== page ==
Types of hacks on public Wi-Fi

  • Sniffing:

    Sniffing or snooping is pretty much just like it sounds. This is where a hacker simply grabs the data transferring over the public Wifi network.

    pexels-photo-87322

  • Fake Hotspots:

    When you connect to a wireless network named “Your Favorite Coffee Shop”, most people assume that network is owned and ran by the coffee shop. But that is not always the case. Often the bad guys will use a mobile connection, make it public and rename the network to “Your Favorite Coffee Shop”. Unknowing, patrons now connect to the network and have all their data compromised.

  • Man in the Middle Attacks (MitM):

    A man in the middle attack is a bit more sophisticated, but the outcome is devastating. Essentially a hacker takes control of a part of the network and reroutes traffic to sites that look like the sites you want to go to. In reality, the site you are seeing is a spoof and the hacker collects all your data. For example, you may type in www.Amazon.com, the hacker reroutes the traffic to their own site that looks and feels like Amazon. When you log in, your credentials are captured by the hacker and the rest becomes history.

What Can I do?

The easy answer to this epidemic is to not use public Wi-fi. I can already feel the sighs of sadness as you have fallen in love with your office away from your office. But have no fear, there are solutions that can protect your data, and allow you to work out of the office.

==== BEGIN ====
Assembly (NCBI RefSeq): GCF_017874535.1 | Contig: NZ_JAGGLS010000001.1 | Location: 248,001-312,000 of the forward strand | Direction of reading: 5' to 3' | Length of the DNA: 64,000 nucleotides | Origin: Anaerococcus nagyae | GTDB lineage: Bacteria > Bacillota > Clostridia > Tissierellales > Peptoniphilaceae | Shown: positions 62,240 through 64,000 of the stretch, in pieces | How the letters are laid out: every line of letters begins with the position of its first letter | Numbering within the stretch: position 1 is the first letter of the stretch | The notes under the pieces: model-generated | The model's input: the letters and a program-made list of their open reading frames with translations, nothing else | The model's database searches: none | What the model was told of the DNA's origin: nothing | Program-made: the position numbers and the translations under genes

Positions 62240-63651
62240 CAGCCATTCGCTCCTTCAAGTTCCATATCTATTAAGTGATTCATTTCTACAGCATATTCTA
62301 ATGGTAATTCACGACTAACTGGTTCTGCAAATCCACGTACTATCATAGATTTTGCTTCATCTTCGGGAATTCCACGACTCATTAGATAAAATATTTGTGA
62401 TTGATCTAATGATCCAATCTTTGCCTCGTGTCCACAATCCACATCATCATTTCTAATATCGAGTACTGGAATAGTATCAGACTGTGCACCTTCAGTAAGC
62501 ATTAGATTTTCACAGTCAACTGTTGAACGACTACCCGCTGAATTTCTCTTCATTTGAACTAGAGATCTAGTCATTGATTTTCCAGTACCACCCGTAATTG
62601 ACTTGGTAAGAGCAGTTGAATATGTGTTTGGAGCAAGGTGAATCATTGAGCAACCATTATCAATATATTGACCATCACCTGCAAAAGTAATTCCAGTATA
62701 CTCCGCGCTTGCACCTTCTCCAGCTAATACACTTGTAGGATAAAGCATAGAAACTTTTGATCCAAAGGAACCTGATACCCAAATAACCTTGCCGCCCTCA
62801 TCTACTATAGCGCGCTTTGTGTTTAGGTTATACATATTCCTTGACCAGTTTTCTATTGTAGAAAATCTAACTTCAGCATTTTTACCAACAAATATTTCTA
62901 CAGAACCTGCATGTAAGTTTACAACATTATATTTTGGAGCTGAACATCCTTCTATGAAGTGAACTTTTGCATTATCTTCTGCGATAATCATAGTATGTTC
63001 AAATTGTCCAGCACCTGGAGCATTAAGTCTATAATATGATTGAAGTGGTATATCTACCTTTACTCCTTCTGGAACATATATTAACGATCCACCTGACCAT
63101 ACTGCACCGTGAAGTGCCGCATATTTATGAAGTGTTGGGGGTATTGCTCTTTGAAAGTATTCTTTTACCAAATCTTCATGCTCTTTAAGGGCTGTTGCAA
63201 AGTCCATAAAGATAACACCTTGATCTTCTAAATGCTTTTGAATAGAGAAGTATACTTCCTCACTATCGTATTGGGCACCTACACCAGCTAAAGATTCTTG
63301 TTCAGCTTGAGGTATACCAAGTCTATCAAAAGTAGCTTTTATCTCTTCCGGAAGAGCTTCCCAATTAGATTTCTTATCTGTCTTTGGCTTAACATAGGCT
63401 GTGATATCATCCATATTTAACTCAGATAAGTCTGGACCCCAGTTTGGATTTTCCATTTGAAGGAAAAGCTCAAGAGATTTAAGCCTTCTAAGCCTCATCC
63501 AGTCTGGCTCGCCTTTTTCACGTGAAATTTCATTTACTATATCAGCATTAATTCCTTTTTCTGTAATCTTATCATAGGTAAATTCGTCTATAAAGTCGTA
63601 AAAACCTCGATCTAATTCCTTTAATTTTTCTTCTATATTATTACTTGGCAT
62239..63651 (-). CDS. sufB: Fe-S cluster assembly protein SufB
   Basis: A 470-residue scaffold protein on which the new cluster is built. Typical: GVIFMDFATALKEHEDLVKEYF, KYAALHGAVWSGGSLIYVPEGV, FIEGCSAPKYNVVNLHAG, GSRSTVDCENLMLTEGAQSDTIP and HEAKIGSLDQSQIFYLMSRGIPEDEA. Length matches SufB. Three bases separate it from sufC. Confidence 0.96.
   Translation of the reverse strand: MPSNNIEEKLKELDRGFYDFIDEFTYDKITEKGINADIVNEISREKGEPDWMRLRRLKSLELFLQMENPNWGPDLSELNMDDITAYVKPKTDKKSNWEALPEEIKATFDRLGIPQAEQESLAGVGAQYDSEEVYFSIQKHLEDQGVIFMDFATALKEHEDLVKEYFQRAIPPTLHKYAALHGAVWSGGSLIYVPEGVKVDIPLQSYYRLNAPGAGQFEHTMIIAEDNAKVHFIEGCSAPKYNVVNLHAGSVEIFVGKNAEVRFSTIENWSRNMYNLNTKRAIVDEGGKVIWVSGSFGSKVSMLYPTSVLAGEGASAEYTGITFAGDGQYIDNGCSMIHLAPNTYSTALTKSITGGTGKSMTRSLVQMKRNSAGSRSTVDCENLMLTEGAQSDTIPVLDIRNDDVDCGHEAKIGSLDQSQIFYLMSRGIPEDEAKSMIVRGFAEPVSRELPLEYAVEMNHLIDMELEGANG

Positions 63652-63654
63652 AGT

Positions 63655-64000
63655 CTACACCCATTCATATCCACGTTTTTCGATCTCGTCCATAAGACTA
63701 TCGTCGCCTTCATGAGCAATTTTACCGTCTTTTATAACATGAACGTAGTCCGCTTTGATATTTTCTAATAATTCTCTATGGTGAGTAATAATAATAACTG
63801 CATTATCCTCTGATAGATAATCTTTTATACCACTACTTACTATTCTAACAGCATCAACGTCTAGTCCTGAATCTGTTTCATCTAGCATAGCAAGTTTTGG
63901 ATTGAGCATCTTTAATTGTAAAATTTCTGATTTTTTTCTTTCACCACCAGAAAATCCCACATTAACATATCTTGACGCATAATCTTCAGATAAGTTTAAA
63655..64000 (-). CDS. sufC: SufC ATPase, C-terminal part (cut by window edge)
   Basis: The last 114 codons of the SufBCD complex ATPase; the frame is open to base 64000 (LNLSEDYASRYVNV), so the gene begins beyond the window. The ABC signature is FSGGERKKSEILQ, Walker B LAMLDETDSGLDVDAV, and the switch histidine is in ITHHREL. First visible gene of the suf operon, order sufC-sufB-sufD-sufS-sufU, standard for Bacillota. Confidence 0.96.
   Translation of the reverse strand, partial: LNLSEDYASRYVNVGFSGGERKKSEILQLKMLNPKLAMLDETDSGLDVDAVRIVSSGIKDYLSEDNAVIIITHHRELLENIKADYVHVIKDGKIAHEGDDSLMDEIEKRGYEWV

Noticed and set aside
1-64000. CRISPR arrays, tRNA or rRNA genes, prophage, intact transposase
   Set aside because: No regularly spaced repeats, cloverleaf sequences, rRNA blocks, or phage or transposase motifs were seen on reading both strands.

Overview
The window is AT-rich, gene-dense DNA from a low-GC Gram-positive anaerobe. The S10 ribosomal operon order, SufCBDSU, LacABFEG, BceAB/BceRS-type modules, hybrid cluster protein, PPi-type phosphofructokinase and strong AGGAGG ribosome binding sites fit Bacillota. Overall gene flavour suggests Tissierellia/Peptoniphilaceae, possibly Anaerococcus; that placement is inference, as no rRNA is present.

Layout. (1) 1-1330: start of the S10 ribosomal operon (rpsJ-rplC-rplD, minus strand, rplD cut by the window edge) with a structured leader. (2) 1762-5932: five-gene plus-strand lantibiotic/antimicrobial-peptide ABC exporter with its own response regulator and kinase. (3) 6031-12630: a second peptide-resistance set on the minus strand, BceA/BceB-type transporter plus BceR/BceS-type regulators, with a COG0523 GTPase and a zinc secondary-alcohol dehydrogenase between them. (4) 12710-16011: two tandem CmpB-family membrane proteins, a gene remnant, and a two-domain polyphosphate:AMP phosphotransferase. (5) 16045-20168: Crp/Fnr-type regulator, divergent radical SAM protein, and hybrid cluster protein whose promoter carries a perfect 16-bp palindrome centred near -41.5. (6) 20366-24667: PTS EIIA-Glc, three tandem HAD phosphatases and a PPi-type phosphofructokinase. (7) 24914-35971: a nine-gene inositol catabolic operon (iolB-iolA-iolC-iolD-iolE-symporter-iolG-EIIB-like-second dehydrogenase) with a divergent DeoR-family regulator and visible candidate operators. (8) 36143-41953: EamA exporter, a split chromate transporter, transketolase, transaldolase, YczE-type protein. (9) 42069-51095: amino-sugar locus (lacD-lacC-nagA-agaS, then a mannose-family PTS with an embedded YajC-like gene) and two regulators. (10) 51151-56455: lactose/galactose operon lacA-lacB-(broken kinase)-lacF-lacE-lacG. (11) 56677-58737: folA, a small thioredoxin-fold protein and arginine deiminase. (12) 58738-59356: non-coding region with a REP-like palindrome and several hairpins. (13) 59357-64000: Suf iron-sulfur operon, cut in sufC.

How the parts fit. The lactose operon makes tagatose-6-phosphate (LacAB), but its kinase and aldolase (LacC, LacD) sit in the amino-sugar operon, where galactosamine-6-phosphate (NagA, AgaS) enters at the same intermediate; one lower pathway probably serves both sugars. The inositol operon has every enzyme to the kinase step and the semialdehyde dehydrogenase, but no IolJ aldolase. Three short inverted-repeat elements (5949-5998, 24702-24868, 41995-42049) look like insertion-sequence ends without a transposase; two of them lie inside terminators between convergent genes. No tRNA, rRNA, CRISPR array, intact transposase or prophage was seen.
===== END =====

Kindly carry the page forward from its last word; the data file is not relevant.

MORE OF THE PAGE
The easiest answer for most people is the hotspot functionality on a smartphone. Both iPhone and Android devices have simple mobile

Verizon Wireless hotspot

A Hotspot, such as this one from Verizon can create a secure network.

hotspot capabilities that allow you to connect to a private network (your phone) and access the internet. In addition, most phones report to you how many devices are currently connected so you can make sure it is just a single device. Keep in mind your phone will broadcast and people will be able to see your network, so make sure you are using a secure password.

In addition to smartphone hotspots, the major cellular players all offer mobile hotspots. These little devices are easy to throw in your bag and many of them can give wireless access to up to 15 devices (that have your password of course) and can be very handy when you are giving a presentation and need internet access but can’t get access to a secure wireless network.

While both of these options do have costs involved, they are not that expensive and are well worth the expense, especially when you consider the pain and suffering of giving away your bank login information, your social media accounts or sensitive company data getting hacked.

We love helping people with computer problems. In fact, we’re certified in it. Our team thrives on ever-changing technology and focuses on supporting business computer networks. Based in San Luis Obispo, since 1992, we serve the Central Coast of California, including San Luis Obispo, Paso Robles, Templeton, Atascadero, Arroyo Grande, Nipomo and Santa Maria.